Is it challenging to live overseas, away from one's home congregation as a Jew by choice?
Binah was raised Catholic. Her first language is Chinese, "more so Cantonese, but I can speak Mandarin." In the USA she became attracted to Judaism. She chose to have a Conservative conversion. She remains involved with her US congregation when she is in the country, but her international work takes her to Italy for months at a time. Here are her thoughts on the topic.
Living half of the time in Europe does have bearing on my Jewish practice. In the whole of Italy, there are only about 40,000 Jews. When I first heard this statistic, I thought it was a mistake on the person's part -- Maybe he meant 400,000?!
[Note: There are between 40 and 45,000 Jews in Italy today]
Honestly, it is difficult to keep up with Jewish practice. But I think the difficulties also reaffirm my Jewish identity. I remember my rabbi and teacher emphasized that Kashrut is a daily reminder of holiness. I fully agree with that. So, with the challenge of international traveling, I have to find other ways to reminder myself of the connection and the daily holiness.
There are Holocaust survivors at my synagogue in California. Once I heard an elder member commented to young women wearing Star of David necklaces. She said it is fine to wear it in the USA, but she wouldn't recommend that anyone traveling internationally wear any identification marks on them, especially Europe and the Middle East. She has a point! I usually am a little more careful about revealing my Jewish identity in Europe. But if asked directly, I never have any reservation announcing proudly "Yes, I am a Jew." Even if that may bring me certain negative prejudice (and knock on wood it hasn't happened as I spend most of my time in urban Milan). And for this, I am glad the international travel served to reaffirm my identity!!!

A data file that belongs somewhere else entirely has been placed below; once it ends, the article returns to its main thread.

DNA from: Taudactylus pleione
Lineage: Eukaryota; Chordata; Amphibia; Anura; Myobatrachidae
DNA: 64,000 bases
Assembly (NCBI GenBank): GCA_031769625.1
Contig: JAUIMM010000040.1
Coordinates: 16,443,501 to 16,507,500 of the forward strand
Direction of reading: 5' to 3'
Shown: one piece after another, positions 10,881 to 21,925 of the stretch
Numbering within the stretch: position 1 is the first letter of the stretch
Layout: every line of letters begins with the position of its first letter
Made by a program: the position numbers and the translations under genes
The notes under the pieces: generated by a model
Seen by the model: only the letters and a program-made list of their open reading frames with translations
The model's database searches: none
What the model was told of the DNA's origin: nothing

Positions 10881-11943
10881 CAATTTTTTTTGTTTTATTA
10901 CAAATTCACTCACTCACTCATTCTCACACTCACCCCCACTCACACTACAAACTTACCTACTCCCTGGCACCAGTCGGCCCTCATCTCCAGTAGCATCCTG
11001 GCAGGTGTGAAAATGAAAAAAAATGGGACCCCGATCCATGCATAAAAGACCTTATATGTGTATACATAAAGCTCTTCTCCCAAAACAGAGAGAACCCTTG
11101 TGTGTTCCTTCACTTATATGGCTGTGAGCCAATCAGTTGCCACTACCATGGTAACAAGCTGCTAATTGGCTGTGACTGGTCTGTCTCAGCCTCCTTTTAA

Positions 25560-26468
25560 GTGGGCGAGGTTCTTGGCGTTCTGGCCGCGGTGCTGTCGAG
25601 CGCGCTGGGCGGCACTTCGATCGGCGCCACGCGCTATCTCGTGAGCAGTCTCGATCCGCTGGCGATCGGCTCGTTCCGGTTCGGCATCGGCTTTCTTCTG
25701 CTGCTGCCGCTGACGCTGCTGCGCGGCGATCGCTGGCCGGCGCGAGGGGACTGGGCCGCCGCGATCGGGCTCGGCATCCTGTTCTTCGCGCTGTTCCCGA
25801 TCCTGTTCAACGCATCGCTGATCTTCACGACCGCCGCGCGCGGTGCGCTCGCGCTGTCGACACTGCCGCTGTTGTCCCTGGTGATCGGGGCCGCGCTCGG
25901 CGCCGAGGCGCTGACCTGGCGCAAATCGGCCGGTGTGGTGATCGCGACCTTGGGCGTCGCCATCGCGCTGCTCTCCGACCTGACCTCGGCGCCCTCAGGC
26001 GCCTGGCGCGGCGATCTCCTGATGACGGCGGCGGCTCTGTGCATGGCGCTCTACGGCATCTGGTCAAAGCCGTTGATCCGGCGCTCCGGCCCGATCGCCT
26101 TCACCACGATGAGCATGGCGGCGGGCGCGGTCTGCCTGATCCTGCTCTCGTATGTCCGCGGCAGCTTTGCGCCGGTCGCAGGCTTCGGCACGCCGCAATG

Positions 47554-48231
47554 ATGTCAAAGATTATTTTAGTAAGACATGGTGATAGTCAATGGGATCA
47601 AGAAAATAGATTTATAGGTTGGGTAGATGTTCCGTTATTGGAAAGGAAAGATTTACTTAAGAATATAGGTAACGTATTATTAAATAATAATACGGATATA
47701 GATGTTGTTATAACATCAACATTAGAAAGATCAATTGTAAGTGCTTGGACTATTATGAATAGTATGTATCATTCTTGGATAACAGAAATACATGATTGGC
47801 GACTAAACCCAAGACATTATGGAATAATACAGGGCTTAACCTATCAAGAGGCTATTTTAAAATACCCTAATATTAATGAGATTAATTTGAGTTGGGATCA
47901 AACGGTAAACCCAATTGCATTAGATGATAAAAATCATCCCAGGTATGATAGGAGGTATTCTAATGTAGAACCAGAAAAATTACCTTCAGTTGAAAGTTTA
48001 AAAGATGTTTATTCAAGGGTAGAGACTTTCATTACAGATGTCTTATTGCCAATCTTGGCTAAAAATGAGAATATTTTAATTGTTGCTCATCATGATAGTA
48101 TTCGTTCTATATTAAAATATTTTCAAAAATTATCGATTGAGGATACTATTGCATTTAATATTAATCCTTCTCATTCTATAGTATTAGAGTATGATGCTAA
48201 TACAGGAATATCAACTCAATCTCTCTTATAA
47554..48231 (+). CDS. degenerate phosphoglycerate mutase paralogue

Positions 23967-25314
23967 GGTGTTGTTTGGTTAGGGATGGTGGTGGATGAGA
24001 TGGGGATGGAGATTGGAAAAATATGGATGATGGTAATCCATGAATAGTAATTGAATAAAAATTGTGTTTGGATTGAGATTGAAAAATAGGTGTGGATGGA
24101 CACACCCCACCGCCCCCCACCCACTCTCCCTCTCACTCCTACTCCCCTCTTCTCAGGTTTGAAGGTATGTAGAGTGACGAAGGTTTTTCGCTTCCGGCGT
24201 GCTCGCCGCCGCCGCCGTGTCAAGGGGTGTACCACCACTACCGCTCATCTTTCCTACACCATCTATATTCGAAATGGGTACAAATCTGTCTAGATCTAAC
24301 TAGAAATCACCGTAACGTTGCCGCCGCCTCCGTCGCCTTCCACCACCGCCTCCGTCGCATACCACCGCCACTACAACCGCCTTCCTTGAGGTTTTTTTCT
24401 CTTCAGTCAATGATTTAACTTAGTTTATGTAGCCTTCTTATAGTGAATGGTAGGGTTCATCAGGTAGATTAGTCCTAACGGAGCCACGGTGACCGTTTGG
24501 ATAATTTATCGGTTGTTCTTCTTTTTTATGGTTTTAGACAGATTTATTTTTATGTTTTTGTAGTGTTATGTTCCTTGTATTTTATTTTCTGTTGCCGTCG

The conversion process opened me up to a more free-thinking relationship between God and myself. I have had a free-thinking tendency since I was born, but certainly the conversion brought about the expression of it. I feel special to have had such an experience. This is one of the reasons that I feel a sense of belonging even though I am away from my home community most of the time. Global-trotting actually reinforces my Jewish identity in my heart and soul!